It was the apparent misfortune of Abner to be at variance with all of the leaders of the early Christian church. He fell out with Peter and James (Jesus’ brother) over questions of administration and the jurisdiction of the Jerusalem church; he parted company with Paul over differences of philosophy and theology. Abner was more Babylonian than Hellenic in his philosophy, and he stubbornly resisted all attempts of Paul to remake the teachings of Jesus so as to present less that was objectionable, first to the Jews, then to the Greco-Roman believers in the mysteries.
Thus was Abner compelled to live a life of isolation. He was head of a church which was without standing at Jerusalem. He had dared to defy the Just|James the Lord’s brother, who was subsequently supported by Peter. Such conduct effectively separated him from all his former associates. Then he dared to withstand Paul. Although he was wholly sympathetic with Paul in his mission to the gentiles, and though he supported him in his contentions with the church at Jerusalem, he bitterly opposed the version of Jesus’ teachings which Paul elected to preach. In his last years Abner denounced Paul as the “clever corrupter of the life teachings of Jesus of Nazareth, the Son of the living God.”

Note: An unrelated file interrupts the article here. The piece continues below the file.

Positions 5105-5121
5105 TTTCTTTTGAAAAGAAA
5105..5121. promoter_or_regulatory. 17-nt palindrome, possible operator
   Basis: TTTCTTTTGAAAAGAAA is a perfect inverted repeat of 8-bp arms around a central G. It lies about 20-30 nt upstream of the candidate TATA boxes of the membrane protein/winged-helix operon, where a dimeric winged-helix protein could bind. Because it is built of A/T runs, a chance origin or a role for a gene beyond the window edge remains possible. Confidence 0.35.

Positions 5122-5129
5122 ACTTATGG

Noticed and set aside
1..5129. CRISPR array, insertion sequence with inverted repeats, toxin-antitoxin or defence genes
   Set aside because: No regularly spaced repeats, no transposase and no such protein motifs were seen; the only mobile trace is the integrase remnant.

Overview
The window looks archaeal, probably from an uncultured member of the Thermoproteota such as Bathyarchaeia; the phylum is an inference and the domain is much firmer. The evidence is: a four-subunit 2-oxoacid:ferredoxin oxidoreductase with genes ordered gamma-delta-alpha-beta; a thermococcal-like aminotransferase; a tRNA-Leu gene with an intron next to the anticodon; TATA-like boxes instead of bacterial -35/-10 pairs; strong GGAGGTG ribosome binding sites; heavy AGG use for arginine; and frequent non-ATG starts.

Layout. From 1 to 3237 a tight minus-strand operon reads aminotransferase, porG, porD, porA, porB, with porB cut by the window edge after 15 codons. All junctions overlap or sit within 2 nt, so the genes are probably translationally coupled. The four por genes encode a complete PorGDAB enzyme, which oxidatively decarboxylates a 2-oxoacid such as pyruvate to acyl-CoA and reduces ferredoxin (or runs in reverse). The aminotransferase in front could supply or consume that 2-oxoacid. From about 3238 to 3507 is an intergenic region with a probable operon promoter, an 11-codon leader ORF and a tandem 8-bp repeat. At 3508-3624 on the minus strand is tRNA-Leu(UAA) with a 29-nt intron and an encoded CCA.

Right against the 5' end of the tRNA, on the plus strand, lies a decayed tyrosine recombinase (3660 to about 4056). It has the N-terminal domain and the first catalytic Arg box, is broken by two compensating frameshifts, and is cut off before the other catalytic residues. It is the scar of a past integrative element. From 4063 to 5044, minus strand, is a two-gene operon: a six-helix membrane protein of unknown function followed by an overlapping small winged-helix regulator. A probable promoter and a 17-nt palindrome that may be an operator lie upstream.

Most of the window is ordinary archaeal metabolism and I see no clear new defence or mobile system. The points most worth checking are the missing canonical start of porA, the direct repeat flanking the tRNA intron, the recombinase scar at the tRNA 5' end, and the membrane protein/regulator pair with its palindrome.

During the later years of Abner and for some time thereafter, the believers at Philadelphia held more strictly to the religion of Jesus, as he lived and taught, than any other group on earth. It was in Philadelphia with Abner that Lazarus took refuge when persecutions in Jerusalem threatened his life due his being the most potent demonstration of Jesus' power over life and death. While laboring in Philadelphia, Abner heard of the plot to kill Jesus and sent a messenger to Jesus asking if he should join him in Jerusalem, but this runner returned to Abner with this message from Jesus "Go on with your work. If I depart from you in the flesh, it is only that I may return in the spirit. I will not forsake you. I will be with you to the end.”
After Jesus crucifixion, a meeting in the Philadelphia synagogue was opened by Abner and Lazarus who were standing together in the pulpit, when the entire audience of believers saw the form of the Master appear suddenly. He stepped forward from where he had appeared between Abner and Lazarus, neither of whom had observed him, and saluting the company, said: